The Alberta government is weighing its options after a panel ruled it violated inter-provincial trade rules with graduated beer mark-ups and a rebate program designed to help the province’s small brewers.
The three-person panel ruled Friday on a complaint laid under the Agreement on Internal Trade against the Alberta government by Calgary-based beer importer Artisan Ales Consulting.
The panel ordered the government to either repeal or amend the Alberta Small Brewers’ Development grant program within six months.
Mike Brown, spokesman for Alberta Finance Minister Joe Ceci. said the government is still determining how to respond.
“At this point we are reviewing the decision and will have more to say in the coming days,” Brown said in an email Monday.
The ruling is the latest setback in the province’s push to grow Alberta’s small craft brewing industry, a much-touted piece of its economic diversification program.
In October 2015, the government introduced a lower markup for beers produced by smaller brewers in Alberta, Saskatchewan and British Columbia.
The province rolled back the policy in August 2016, instituting a markup of $1.25 a litre for all beer. But at the same time, it introduced a rebate known as the Alberta Small Brewers Development program to help craft brewers.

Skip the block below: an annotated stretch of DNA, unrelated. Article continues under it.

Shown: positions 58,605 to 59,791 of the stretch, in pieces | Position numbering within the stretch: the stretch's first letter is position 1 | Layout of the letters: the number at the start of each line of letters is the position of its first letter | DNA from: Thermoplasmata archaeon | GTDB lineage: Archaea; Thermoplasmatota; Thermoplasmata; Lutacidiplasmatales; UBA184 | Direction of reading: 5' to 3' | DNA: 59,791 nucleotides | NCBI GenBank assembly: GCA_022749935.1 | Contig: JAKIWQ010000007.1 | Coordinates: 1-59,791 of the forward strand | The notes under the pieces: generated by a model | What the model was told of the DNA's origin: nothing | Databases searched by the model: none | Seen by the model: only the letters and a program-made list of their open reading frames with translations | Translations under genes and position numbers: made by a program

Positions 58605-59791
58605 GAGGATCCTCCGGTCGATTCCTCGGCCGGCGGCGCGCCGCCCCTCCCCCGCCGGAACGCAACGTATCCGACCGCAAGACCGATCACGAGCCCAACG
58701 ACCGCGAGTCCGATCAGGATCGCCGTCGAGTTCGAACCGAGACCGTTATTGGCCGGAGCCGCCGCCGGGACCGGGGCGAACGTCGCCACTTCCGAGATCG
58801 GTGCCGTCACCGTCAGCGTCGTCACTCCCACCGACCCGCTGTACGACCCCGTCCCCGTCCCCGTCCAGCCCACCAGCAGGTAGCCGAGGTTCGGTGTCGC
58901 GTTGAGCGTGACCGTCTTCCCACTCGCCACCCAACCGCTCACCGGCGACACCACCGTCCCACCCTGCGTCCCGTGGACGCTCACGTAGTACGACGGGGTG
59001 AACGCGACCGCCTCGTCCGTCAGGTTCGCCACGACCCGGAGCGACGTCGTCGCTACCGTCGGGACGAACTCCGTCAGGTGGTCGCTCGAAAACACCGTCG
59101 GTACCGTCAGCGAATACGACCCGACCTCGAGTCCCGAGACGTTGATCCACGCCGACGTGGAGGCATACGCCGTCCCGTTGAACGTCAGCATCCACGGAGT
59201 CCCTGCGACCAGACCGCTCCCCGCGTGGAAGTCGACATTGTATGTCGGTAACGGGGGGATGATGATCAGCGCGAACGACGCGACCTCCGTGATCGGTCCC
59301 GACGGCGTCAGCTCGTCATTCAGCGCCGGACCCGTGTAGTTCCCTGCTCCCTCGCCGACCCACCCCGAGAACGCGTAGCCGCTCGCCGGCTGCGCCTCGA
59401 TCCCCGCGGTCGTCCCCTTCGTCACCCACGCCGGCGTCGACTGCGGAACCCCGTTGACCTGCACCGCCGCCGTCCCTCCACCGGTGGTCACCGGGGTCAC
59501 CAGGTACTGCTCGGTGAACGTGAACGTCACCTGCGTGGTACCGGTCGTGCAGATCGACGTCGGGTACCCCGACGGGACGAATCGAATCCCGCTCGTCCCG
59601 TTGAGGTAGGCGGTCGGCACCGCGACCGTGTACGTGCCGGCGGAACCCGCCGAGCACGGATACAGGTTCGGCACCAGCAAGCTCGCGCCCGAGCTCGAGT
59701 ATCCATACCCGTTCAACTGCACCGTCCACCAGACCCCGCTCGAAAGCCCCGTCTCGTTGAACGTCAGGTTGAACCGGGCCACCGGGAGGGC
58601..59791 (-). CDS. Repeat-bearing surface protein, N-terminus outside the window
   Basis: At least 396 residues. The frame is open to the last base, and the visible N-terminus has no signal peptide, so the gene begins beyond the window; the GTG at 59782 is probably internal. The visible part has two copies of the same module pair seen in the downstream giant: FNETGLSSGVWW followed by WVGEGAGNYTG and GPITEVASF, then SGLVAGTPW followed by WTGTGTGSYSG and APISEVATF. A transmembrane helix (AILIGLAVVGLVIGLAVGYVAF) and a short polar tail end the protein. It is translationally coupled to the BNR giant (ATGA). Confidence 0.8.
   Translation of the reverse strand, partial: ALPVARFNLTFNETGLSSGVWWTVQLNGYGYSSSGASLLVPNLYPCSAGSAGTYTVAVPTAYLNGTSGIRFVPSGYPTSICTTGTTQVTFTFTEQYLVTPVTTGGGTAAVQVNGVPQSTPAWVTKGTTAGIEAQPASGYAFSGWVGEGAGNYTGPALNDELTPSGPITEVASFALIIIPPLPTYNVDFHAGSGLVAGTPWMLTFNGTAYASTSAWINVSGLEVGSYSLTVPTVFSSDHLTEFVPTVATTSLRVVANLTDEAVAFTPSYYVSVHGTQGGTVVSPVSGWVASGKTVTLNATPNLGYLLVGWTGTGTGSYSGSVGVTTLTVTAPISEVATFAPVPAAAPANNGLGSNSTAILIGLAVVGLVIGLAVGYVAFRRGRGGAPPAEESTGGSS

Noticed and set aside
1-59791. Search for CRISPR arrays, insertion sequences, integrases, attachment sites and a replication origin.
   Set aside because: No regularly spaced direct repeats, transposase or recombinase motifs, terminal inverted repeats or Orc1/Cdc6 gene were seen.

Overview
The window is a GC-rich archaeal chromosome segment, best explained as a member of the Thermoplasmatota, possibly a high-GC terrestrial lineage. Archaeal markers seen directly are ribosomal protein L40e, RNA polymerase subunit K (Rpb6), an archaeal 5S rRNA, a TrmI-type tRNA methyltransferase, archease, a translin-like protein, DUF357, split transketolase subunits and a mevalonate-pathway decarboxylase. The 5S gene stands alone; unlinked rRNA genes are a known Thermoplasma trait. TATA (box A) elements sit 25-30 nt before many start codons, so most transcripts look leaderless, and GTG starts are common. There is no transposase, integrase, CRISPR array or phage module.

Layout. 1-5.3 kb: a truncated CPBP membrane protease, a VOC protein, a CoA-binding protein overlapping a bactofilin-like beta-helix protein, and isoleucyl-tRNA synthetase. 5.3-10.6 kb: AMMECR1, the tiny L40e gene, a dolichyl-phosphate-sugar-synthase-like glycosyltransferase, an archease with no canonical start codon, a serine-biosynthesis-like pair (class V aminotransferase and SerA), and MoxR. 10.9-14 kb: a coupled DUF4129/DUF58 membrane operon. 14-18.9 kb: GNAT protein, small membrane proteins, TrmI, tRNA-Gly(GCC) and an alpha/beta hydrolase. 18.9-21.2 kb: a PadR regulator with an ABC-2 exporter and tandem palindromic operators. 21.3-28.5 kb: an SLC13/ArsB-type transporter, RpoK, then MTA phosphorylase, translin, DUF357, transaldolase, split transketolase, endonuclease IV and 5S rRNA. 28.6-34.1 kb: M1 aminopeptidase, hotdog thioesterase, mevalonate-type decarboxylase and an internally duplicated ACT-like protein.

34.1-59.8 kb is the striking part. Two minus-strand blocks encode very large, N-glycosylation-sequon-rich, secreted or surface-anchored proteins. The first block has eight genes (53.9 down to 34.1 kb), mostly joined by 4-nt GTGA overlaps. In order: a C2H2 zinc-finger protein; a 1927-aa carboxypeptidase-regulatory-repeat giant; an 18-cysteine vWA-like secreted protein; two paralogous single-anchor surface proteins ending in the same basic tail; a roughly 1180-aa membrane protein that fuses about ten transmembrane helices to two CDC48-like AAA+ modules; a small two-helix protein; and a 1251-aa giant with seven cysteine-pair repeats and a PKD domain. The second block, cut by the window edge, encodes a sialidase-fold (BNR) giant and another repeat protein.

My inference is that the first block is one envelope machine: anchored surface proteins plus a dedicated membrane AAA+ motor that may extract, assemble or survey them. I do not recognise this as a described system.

Artisan Ales complained, alleging both measures put the company at a disadvantage and caused a drop in sales.
Mike Tessier, president of Artisan Ales, a company which imports beers from Quebec and outside Canada, said the 2015 graduated markup was the most devastating to his bottom line.
“My business is never going to recover,” he said. “My sole intent right now is to make this topic all the way through the next election.”
Tessier said the government, through its measures, has reduced the selection of beers available in Alberta stores, and pushed prices to the second-highest in Canada.
Tessier wants the government to return to the regime that was in place prior to October 2015, which applied the markup based on a brewery’s total production, regardless of product origin.
Decision not unanimous
Like Tessier, Terry Rock, executive director of the Alberta Small Brewers Association, expects the government will appeal.
Rock supports the measures the government has taken to support the province’s smaller brewers.
He argues craft beers are more labour intensive and costly to produce than the products brewed by large multinationals.
He said the Alberta government needs to have some program in place to recognize those differences.
“Whether it’s a rebate program or its a progressive markup program or something else, it’s pretty clear that to have a thriving craft brewing sector, that has to be in place,” he said.
Two of the three members on the panel agreed with Artisan Ales . One panelist issued a dissenting ruling. She said the Alberta government’s measures did not violate the internal trade agreement, noting other provinces, including Saskatchewan, offer grants to the craft beer industry.
She said the drop in sales experienced by Artisan Ales could be a symptom of Alberta’s economic downturn created by the dramatic drop in oil prices.
The Alberta government’s previous graduated markup system is also being challenged in court by Toronto-based Steam Whistle Brewing and Great Western Brewing from Saskatoon.